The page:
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COVID-19: Human 3D model reveals new targets to prevent severe disease

2021
Institute of Hygiene and Medical Microbiology, Innsbruck, Austria
The authors used highly differentiated primary human 3D tissue models infected with SARS-CoV-2 patient isolates. Viral load, viral infectivity, intracellular complement activation, inflammatory mechanisms, and tissue destruction were analyzed by real-time RT-PCR, high content screening, plaque assays, luminex analyses, and transepithelial electrical resistance measurements. The authors showed that primary normal human bronchial and small airway epithelial cells respond to SARS-CoV-2 infection by an inflated local complement component 3 (C3) mobilization. They illustrated that targeting the anaphylatoxin receptors C3a receptor and C5a receptor in nonimmune respiratory cells can prevent intrinsic lung inflammation and tissue damage. This opens up a possibility for the treatment of COVID-19.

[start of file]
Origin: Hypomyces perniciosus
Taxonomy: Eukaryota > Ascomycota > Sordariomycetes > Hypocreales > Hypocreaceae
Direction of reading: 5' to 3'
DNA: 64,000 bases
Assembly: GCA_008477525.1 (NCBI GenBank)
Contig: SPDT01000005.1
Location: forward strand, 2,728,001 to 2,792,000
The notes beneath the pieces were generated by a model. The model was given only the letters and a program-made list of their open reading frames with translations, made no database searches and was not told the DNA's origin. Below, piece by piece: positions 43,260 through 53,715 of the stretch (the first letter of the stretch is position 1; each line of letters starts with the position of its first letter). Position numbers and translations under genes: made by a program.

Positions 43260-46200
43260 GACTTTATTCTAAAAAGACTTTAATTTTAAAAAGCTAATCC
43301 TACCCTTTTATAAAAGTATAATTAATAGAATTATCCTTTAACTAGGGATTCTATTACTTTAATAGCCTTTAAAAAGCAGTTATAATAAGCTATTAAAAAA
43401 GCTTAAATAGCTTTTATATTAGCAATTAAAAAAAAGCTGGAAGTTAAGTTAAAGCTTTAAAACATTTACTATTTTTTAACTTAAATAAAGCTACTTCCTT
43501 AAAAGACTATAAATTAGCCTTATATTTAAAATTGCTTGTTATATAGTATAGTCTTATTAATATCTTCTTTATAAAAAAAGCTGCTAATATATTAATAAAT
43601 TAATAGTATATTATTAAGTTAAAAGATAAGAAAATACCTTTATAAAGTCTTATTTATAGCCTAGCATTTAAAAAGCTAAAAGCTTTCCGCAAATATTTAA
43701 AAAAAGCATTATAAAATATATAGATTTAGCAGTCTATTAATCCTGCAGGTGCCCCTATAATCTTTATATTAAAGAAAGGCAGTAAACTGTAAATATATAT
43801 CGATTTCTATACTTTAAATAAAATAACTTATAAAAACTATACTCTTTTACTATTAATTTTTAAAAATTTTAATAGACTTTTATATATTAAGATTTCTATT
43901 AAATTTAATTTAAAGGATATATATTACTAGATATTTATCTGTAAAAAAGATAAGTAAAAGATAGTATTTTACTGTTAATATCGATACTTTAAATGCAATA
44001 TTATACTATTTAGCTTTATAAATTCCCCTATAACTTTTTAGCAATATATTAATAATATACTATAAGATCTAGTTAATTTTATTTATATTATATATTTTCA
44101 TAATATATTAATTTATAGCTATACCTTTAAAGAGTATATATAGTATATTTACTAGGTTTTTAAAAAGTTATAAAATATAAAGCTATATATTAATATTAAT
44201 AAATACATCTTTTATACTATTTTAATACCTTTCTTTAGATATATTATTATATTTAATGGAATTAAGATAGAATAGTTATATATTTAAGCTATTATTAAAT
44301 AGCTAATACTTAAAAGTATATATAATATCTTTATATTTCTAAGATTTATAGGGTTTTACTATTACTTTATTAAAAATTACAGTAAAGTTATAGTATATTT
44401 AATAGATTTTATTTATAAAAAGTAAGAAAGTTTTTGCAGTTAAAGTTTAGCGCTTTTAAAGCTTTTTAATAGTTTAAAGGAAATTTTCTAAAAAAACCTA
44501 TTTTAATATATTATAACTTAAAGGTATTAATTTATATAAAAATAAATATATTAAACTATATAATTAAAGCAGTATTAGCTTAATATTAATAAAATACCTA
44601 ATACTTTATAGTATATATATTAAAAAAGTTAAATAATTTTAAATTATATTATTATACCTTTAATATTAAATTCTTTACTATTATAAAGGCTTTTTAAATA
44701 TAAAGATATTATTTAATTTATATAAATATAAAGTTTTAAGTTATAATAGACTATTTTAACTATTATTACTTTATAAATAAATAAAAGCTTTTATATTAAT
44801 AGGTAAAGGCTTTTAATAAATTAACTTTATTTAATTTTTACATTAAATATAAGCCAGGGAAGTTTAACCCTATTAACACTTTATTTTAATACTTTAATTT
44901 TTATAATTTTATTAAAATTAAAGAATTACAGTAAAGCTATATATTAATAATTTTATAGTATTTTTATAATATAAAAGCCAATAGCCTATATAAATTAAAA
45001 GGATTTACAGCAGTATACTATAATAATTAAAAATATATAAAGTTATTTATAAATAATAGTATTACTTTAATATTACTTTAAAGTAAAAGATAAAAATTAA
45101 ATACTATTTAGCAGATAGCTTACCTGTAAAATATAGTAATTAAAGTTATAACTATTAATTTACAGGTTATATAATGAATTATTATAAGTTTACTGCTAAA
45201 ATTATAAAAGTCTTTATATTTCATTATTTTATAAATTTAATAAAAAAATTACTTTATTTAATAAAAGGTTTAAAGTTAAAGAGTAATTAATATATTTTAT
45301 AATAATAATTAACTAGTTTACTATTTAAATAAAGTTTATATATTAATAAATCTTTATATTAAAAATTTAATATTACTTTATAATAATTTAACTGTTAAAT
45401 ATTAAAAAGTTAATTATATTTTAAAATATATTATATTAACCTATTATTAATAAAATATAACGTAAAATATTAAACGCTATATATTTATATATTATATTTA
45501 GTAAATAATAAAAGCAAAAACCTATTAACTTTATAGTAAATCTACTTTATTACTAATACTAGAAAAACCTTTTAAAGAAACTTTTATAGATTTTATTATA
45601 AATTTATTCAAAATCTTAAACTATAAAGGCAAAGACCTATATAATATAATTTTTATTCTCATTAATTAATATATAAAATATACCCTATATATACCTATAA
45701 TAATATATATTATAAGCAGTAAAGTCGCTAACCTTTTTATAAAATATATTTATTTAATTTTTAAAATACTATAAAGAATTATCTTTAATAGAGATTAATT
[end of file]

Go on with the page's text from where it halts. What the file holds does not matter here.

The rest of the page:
C5aR inhibition of nonimmune cells suppresses inflammation and maintains epithelial integrity in SARS-CoV-2–infected primary human airway epithelia
Doris Wilflingseder, Wilfried Posch
#600
Added on: 06-21-2021
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